"Brother," Al says, and closes his eyes. He feels Ed's pain, muted though it is; he wants to tell Ed not to be an idiot, to come home and have something to eat and not to worry, to let someone else handle this before it tears him apart. But he can't; his brother has always been, and always will be, too proud to foist the things he does not want to do onto someone else. It's one of the reasons Al loves him; but now, he wishes that there was someone else, someone who could protect Edward from himself. "Don't push yourself too hard," he says instead. "What time will you be back?"

A pause, and then, voice soft, Ed says, "I might not be coming home at all tonight, Al. It's a big task."

Al frowns. "Promise me you'll get something to eat, brother."

"Yeah, yeah, I'll be fine."

"Of course you will," Al whispers, and gives a sad smile that he knows Ed can't see. "You're my brother, after all."

There are voices in the distance, and Ed takes the phone away from his mouth to respond to them. Al runs his fingernails over one of the notches on the counter surface, and sighs; the bells over the door jangle as another customer steps in, and he glances up to see Winry hesitate at the threshold.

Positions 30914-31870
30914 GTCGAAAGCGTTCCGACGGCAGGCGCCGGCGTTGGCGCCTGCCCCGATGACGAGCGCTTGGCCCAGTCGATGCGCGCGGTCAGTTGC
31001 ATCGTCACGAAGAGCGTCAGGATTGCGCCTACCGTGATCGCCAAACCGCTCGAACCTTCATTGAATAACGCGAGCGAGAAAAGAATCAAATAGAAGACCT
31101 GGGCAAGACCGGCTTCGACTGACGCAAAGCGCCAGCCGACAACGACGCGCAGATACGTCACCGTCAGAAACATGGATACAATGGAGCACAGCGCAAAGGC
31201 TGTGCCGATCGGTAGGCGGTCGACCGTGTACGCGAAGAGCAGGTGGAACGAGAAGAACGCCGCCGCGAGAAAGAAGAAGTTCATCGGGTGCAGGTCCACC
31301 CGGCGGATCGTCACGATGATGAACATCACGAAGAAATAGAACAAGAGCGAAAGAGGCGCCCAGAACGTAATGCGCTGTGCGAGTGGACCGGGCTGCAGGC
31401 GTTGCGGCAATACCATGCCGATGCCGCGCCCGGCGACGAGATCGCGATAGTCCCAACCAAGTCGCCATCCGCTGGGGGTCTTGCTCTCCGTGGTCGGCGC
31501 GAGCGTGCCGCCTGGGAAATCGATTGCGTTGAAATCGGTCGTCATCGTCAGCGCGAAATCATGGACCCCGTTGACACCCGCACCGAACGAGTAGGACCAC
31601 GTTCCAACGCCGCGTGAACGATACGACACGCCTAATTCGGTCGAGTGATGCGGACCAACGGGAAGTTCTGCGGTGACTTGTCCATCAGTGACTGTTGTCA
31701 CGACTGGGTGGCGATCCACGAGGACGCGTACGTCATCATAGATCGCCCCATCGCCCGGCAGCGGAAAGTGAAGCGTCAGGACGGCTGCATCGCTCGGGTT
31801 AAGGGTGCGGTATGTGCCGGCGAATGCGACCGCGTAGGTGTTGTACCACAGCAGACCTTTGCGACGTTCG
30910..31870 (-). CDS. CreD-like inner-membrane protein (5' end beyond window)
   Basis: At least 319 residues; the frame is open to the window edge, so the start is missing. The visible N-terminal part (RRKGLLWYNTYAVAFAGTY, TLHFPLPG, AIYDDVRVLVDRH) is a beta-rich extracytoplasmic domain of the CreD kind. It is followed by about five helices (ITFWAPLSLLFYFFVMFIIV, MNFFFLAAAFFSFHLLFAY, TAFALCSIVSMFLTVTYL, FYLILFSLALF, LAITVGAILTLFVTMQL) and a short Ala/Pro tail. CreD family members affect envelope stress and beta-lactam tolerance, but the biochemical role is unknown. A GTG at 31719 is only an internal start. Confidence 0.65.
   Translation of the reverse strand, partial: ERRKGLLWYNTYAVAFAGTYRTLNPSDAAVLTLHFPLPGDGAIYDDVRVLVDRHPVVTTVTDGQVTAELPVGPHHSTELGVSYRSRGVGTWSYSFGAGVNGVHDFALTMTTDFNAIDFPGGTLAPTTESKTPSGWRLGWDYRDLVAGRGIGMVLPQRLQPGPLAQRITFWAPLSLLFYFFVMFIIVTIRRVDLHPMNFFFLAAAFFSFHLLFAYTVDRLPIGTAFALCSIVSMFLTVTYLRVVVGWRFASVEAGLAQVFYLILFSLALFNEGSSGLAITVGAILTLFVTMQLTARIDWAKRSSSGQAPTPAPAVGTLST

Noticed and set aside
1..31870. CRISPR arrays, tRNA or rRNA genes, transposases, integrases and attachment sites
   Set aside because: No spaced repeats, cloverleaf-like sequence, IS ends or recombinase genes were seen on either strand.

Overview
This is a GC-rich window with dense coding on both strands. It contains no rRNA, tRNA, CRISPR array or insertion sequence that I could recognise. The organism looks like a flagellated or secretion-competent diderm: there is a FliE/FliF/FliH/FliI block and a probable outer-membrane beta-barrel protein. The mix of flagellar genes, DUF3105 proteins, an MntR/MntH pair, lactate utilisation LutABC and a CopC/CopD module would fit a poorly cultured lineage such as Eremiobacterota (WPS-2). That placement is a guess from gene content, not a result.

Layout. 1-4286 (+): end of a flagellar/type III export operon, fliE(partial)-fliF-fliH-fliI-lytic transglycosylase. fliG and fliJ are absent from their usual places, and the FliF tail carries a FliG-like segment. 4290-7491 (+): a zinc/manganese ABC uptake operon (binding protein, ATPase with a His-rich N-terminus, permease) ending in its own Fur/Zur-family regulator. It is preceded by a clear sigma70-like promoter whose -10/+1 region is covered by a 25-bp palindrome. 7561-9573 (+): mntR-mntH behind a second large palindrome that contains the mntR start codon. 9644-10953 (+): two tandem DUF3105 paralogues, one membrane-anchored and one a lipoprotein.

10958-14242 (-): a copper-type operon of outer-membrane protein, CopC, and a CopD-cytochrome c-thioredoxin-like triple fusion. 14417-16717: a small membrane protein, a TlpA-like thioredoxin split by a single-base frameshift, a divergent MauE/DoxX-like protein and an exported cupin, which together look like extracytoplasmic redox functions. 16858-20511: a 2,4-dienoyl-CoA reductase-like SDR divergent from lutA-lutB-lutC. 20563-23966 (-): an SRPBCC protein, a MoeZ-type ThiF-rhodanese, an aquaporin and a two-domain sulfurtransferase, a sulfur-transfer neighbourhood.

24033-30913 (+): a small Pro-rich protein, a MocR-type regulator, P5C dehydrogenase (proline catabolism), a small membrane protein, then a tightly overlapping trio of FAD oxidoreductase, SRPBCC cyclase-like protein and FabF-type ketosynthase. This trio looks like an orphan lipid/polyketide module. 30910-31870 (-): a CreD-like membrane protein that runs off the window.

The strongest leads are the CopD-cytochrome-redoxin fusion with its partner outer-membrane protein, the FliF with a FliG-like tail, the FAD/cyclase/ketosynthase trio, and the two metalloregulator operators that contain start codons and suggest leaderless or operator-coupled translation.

For a moment, he can only blink—he and Ed escorted she and her grandmother, along with the rest of their guests, back to the hotel last night, when they'd finished. The train back to Rizenbourg that Pinako and her granddaughter had intended to take had been due to depart at half-eight this morning; what had gone wrong?

There's a rustle on the other end of the line as Ed returns, and he holds a finger out to her—wait just a moment—and says, "Brother?"

"Break's over," Ed replies wearily; "See you later, Al."

"Be careful," Al whispers, and Ed manages a tired noise of agreement before hanging up on him. He takes a deep breath before putting the receiver down; scrubs at his face with the palms of his hands before summoning up a small smile for Winry.

"Al?" she asks, approaching the counter nervously. "What was all that about?"

"Brother's in a bit of trouble at work," Al says vaguely, then frowns, changing the subject. "Winry, what're you doing still here?"